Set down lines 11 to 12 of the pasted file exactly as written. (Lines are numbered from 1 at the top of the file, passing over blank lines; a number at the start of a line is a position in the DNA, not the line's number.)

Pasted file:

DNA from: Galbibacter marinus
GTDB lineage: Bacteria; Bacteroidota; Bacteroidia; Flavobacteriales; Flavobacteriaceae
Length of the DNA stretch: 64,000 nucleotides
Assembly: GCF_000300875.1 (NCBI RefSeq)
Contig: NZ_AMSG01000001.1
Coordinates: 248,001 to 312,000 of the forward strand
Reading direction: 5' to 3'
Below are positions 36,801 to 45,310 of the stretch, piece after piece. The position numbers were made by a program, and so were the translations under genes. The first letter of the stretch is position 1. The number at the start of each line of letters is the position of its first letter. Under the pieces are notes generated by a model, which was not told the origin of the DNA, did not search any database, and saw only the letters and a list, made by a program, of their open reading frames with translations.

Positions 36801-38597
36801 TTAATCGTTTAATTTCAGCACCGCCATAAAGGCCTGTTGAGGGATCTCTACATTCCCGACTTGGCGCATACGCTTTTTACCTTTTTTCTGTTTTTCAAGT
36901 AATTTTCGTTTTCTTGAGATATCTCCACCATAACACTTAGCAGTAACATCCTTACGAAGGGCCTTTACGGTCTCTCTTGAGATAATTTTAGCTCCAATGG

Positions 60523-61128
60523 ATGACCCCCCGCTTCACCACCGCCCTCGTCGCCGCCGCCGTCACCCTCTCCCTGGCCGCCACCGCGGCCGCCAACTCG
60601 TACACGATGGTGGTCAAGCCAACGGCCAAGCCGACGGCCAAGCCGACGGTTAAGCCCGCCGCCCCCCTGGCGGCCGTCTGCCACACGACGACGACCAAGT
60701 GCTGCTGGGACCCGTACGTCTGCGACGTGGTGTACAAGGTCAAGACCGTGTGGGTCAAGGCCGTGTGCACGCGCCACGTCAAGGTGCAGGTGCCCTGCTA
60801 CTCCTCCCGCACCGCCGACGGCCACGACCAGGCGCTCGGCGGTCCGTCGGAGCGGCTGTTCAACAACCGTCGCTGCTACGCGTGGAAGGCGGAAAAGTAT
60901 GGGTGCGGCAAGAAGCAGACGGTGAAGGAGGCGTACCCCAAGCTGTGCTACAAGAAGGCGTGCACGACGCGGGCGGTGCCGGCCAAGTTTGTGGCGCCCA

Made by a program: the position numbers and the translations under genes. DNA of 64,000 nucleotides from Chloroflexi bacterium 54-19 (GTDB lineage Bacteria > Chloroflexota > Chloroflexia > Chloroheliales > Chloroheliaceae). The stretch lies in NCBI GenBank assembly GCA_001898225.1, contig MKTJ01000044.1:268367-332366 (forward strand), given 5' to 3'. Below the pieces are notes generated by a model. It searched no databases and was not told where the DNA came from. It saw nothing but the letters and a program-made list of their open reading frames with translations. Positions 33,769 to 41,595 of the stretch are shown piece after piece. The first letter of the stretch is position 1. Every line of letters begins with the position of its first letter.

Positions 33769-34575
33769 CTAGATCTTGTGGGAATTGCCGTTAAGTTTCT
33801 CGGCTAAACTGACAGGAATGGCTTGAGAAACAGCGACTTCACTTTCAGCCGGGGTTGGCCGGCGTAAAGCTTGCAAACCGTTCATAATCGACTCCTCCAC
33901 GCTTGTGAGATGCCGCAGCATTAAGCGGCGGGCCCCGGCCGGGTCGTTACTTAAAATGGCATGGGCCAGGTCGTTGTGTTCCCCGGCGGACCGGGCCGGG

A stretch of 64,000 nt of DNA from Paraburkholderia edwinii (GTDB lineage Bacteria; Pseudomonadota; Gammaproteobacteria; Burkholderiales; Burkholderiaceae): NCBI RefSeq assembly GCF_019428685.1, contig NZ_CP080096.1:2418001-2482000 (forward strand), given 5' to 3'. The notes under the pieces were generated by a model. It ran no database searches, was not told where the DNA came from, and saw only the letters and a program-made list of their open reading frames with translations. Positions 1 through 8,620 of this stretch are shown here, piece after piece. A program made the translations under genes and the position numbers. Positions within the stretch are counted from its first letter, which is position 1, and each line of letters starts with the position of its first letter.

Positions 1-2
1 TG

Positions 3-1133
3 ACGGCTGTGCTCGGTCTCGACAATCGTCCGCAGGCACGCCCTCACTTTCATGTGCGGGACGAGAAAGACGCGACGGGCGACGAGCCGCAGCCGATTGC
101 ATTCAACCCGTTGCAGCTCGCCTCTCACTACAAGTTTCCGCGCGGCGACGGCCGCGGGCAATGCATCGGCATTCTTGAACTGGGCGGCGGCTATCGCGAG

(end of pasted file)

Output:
36901 AATTTTCGTTTTCTTGAGATATCTCCACCATAACACTTAGCAGTAACATCCTTACGAAGGGCCTTTACGGTCTCTCTTGAGATAATTTTAGCTCCAATGG

Positions 60523-61128